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The Evolution of Safeguards Technology

Jennifer Wagman, Teodor Nicula-Golovei

The next generation Cherenkov viewing device.  (Photo: D. Calma/IAEA)

IAEA safeguards are based on information provided by States, inspections carried out by Agency safeguards inspectors and other safeguards relevant information. The tools used to collect and process this information continually evolve, stimulated by technical progress. For more than 60 years, international endeavours to develop these technologies have allowed nuclear safeguards inspectors and analysts to verify that nuclear material and technology remain in peaceful use.

“Artificial intelligence, robotics and advancements in radiation detection and satellite imagery are some of the technological developments that are already starting to impact the implementation of international safeguards,” said Carrie Mathews, Safeguards Outreach Coordination Officer at the IAEA. “Technology allows inspectors to make better use of their time in the field, focusing on the inspections rather than on compiling reports or doing other repetitive tasks.”

The following are some examples of technological developments, which can increase the effectiveness and efficiency of the IAEA’s safeguards implementation.

Satellite imagery

To implement safeguards, the IAEA collects and evaluates a range of safeguards relevant information to verify States’ non-proliferation obligations. This includes information gathered from open sources, such as commercial satellite imagery. “Commercial satellite imagery analysis complements information provided by States and has become an important asset for verifying a State’s declarations,” said Marc Lafitte, Head of the State Infrastructure Analysis Section at the IAEA. Analysis of satellite imagery is routinely used in the following safeguards activities:

•  to verify the accuracy and completeness of information supplied by States;

•  to aid the planning of in-field activities;

•  to detect changes and monitor activities at nuclear fuel cycle-related sites; and

•  to identify possible undeclared activities.

In recent years, satellite imagery analysis capabilities have significantly expanded. In addition to a growing number of Earth observation satellites delivering optical imagery, commercial imaging radars, new infrared sensors and satellite-based video have all enhanced the analytical process. These sources of imagery associated with new techniques allow analysts to provide an in-depth assessment of nuclear-related facilities to support the State evaluation process and fulfil the IAEA’s verification requirements more effectively.


The robotized Cherenkov viewing device in testing at a spent nuclear fuel pond. (Photo: IAEA) 

A Robotics Challenge was organized by the IAEA in 2019, leading to the development of the robotized Cherenkov viewing device (RCVD) — an automated surface vehicle used to verify spent nuclear fuel rods stored in spent fuel pools. In 2022, the IAEA announced the first successful field test of the RCVD. Once authorized for safeguards verification, this floating robot will be able to propel itself across the surface of a spent fuel pool and provide high-quality images of the Cherenkov glow generated by the spent fuel. The RCVD will reduce the time taken to verify spent nuclear fuel in spent fuel pools and will make it easier to verify areas that are more difficult to access.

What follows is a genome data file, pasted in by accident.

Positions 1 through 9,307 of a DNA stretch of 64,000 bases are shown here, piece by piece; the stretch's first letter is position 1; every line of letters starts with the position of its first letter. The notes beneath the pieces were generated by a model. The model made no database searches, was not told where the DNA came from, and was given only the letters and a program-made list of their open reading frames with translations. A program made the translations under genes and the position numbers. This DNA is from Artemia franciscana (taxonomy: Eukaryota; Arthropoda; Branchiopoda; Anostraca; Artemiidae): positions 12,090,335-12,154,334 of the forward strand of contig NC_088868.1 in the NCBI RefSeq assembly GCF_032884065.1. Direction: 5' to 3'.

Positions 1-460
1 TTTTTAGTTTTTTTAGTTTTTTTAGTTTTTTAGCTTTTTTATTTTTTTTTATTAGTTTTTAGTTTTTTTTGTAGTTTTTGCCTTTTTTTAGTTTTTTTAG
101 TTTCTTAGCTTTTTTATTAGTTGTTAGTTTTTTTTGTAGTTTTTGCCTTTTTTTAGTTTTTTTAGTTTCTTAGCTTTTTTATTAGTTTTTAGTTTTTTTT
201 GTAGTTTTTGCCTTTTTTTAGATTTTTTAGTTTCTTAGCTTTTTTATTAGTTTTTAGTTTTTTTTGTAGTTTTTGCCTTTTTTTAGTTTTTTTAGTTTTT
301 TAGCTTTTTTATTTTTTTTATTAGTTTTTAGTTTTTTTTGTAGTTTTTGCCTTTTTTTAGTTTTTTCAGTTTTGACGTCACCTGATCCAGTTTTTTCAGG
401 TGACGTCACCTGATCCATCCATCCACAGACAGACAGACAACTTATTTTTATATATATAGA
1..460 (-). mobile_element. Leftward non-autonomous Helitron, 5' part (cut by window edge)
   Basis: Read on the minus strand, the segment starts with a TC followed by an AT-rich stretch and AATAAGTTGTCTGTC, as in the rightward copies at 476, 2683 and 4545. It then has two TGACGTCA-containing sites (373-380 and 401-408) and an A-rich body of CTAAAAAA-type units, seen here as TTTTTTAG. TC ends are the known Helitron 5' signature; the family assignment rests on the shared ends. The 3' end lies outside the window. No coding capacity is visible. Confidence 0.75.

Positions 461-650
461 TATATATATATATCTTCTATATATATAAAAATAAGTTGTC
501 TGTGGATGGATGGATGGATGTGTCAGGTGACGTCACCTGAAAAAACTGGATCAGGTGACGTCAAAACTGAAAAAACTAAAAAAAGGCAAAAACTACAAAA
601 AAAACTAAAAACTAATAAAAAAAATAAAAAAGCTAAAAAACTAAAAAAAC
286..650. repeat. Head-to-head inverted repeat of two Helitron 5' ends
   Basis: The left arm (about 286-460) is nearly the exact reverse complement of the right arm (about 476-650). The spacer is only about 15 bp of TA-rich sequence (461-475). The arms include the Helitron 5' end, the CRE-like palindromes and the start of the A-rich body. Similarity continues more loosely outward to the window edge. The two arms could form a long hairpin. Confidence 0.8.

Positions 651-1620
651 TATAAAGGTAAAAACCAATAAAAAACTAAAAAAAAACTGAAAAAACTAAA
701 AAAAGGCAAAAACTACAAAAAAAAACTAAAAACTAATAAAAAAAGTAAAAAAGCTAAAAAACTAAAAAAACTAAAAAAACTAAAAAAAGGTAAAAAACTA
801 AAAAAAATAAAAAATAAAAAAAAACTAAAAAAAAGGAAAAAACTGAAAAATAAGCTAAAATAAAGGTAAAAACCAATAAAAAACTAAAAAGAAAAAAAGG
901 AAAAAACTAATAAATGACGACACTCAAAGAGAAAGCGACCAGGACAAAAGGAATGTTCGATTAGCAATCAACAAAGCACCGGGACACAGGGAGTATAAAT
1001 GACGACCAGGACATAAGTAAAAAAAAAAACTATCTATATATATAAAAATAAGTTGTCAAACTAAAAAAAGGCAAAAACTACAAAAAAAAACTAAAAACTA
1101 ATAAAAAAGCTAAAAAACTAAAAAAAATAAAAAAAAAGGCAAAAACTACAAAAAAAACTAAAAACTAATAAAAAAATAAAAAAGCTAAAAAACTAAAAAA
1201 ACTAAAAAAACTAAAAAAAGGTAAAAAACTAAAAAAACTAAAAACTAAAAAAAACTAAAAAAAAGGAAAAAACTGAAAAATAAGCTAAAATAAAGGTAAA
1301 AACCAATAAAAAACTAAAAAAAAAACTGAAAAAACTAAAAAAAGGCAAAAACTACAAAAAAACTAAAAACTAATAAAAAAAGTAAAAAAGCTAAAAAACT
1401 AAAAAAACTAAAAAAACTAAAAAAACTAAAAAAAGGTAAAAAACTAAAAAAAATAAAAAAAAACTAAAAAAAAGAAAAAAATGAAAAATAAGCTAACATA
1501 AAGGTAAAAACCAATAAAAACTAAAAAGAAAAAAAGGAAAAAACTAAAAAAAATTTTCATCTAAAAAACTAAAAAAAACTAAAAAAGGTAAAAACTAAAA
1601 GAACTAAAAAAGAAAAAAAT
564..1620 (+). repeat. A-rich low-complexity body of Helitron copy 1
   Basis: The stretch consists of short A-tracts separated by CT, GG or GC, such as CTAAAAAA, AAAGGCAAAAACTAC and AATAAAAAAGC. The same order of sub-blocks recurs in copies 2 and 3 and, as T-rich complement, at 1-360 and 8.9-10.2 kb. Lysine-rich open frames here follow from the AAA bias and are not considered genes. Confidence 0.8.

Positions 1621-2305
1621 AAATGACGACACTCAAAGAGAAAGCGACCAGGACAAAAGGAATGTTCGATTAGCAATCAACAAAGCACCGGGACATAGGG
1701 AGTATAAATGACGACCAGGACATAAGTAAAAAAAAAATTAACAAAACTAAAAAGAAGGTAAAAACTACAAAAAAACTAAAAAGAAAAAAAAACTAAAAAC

“We hope that this solution is going to not only improve the accuracy of the measurements, but also increase the efficiency of the verification — for the IAEA and also for the nuclear facility operator,” said Dimitri Finker, Technology Foresight Specialist at the IAEA.

Artificial intelligence and machine learning

One of the latest examples of new technology utilized by the IAEA is learning-based algorithms, known as neural networks or more commonly referred to as artificial intelligence (AI) and machine learning (ML).

The use of AI and ML allows analysts and inspectors to focus on the highest value activities by automating routine processes, supporting human decision making and ensuring the quality and fidelity of data by identifying errors.

IAEA analysts review large quantities of data collected through multiple sources. One such source is video surveillance. In 2021, over 1300 surveillance cameras were maintained by the IAEA at nuclear facilities around the world. These cameras operate around the clock to provide continuity of knowledge of nuclear material and installations and allow safeguards inspectors to verify that there is no undeclared access to the material and no misuse of the facility. In most cases, multiple surveillance camera systems are in operation, producing a large amount of data that require review by inspectors. AI provides the basis for the next generation of surveillance review software that allows for the efficient analysis of these data.

Beyond surveillance data review, AI and ML can strengthen the collection, integration and analysis of multiple information sources. State-declared information about facility design and nuclear material accountancy, information collected during inspections, as well as safeguards relevant open source information can all be more efficiently analysed with the help of AI. It can also detect and respond to information security events. The IAEA uses commercially available tools that have AI integrated in them to cope with cyberthreats, equipment tampering, and for authentication and encryption of sensitive information.

Along with advancements in nuclear technology, safeguards techniques are continuously evolving. New developments lie on the horizon, and the IAEA is proactively exploring how innovative technologies can help in its verification mission.


October, 2022
Vol. 63-3

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